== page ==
According to the scientific literature to date, there are three ways of putting type 2 diabetes into remission, but an article that was widely circulated on social media earlier this week implied that a ketogenic diet ‘cures’ type 2 diabetes.
The article was titled “What If They Cured Diabetes and No One Noticed?” and said;
“So you’d think that if someone figured out a way to reverse this horrible disease, there would be big bold headlines in 72-point type. You’d think the medical community, politicians and popular press would be shouting it from the rooftops.
Guess what? Someone did. Yet it appears no one noticed.
The cure was simple — so simple, in fact, that it involved no medication, no expensive surgery and no weird alternative supplements or treatments.
What was this miracle intervention? Diet. Specifically, the ketogenic diet.”
The author is entitled to hold the above opinion and to express it, however in my opinion, a ketogenic diet does not “reverse diabetes” — it does not “cure” it. It is one of three scientifically documented ways to put the disease into remission. More on that below.
The distinction between “reversing diabetes” and “reversing the symptoms of diabetes” is very important, and more than a matter of semantics. In an article I posted last year titled The Difference Between Reversal and Remission of Type 2 Diabetes, I wrote that;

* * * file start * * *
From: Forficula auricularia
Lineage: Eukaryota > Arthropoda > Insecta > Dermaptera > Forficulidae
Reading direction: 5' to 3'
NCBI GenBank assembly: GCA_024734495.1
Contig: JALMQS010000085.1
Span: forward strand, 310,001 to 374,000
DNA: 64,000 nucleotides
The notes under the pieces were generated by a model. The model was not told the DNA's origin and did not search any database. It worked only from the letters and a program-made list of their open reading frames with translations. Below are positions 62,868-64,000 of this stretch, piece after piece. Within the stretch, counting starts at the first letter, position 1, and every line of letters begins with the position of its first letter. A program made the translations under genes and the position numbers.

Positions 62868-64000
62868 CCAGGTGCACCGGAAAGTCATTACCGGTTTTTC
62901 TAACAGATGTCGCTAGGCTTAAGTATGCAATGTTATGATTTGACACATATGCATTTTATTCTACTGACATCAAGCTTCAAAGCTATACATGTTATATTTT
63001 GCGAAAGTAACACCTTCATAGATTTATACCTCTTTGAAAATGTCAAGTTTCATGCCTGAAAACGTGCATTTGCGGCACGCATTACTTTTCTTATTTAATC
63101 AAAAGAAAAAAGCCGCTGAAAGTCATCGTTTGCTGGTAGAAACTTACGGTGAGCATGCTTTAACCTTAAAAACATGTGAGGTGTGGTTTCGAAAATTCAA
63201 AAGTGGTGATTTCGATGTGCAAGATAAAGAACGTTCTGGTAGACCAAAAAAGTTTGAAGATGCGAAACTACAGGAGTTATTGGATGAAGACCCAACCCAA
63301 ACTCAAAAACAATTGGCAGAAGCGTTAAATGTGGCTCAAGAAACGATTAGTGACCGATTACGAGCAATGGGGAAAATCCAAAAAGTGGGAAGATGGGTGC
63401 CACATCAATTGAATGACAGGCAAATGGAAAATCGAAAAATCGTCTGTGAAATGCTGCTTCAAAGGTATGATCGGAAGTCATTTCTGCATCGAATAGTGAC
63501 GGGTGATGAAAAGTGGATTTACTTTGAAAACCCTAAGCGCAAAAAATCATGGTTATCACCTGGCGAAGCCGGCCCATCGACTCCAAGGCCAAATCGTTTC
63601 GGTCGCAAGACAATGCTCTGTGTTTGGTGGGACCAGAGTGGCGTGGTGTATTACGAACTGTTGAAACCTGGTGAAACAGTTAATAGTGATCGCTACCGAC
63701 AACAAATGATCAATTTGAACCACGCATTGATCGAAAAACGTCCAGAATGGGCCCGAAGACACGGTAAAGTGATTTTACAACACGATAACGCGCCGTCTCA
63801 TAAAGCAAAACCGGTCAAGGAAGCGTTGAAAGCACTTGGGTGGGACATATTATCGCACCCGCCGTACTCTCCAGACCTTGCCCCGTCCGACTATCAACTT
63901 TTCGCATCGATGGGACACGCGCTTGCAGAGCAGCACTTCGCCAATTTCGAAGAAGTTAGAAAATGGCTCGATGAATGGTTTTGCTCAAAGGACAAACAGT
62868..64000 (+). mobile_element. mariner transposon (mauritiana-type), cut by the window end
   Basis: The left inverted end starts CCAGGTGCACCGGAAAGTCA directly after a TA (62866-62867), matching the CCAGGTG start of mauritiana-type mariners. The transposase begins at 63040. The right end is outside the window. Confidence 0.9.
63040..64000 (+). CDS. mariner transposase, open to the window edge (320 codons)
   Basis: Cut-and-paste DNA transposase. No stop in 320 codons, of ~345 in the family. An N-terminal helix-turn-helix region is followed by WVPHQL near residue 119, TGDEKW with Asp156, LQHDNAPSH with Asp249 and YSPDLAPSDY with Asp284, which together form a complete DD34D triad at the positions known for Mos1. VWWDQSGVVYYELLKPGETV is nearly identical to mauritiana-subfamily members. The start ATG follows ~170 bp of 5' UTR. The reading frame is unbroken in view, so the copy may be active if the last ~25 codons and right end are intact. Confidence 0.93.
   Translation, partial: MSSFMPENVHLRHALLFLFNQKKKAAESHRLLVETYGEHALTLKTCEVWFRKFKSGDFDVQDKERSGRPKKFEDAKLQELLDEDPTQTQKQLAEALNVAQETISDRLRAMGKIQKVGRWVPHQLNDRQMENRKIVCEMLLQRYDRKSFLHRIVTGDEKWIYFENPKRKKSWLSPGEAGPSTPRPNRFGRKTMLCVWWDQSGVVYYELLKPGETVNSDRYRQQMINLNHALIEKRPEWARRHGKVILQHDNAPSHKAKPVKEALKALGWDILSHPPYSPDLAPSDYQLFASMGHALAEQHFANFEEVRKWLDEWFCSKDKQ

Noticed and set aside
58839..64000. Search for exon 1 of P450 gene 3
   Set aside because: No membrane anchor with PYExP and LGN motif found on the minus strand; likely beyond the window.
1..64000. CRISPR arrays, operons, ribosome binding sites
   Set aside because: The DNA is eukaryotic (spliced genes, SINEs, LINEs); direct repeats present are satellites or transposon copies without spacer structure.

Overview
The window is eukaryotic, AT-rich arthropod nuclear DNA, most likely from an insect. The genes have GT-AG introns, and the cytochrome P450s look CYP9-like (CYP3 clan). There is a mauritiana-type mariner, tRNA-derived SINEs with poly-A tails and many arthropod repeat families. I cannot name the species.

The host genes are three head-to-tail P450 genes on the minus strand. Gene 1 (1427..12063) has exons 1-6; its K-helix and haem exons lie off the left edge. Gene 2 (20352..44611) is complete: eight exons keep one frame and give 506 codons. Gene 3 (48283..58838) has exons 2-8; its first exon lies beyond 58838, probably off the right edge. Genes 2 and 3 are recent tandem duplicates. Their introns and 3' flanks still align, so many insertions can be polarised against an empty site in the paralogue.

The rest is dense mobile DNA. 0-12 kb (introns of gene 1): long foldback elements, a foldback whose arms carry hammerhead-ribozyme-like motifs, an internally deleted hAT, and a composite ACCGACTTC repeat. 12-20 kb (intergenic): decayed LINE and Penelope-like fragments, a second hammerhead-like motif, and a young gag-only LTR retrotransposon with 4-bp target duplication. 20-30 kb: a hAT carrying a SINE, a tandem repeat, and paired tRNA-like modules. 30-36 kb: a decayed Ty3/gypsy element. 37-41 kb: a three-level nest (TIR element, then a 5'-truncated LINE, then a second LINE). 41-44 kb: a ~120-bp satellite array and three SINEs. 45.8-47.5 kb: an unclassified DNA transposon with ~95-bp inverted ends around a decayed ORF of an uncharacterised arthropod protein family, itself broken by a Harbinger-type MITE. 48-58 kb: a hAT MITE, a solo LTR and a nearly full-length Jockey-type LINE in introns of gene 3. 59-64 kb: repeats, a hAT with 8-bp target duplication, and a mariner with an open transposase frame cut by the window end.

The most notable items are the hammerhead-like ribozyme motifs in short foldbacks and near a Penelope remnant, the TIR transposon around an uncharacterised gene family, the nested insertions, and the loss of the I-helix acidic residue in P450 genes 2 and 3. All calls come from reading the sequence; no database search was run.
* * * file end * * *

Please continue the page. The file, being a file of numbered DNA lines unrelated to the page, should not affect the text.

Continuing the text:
“Reversal” of a disease implies that whatever was causing it is now gone and is synonymous with using the term “cured”. In the case of someone with Type 2 Diabetes, reversal would mean that the person can now eat a standard diet and still maintain normal blood sugar levels. But does that actually occur? Or are blood sugar levels normal only while eating a diet that is appropriate for someone who is Diabetic, such as a low carbohydrate or ketogenic diet, or while taking medications such as Metformin?
If blood sugar is only normal while eating a therapeutic diet or taking medication then this is not reversal of the disease process, but remission of symptoms.”
I believe that claiming that a keto diet ‘cures diabetes’ or ‘reverses the disease’ does the public a disservice:
- Firstly, it implies that there is simple, free ‘cure’ that will work for everybody. As I outline below; some people are able to achieve partial or complete remission of their symptoms following a keto diet, and others are not.
- Secondly, it implies that there is a simple, free ‘cure’ available, but that it is being ‘withheld’ for some reason — either because doctors don’t know about or are afraid what colleagues might think, or because the agricultural and pharmaceutical industries have ‘big bucks to lose’ by people limiting their intake of bread, pasta and insulin.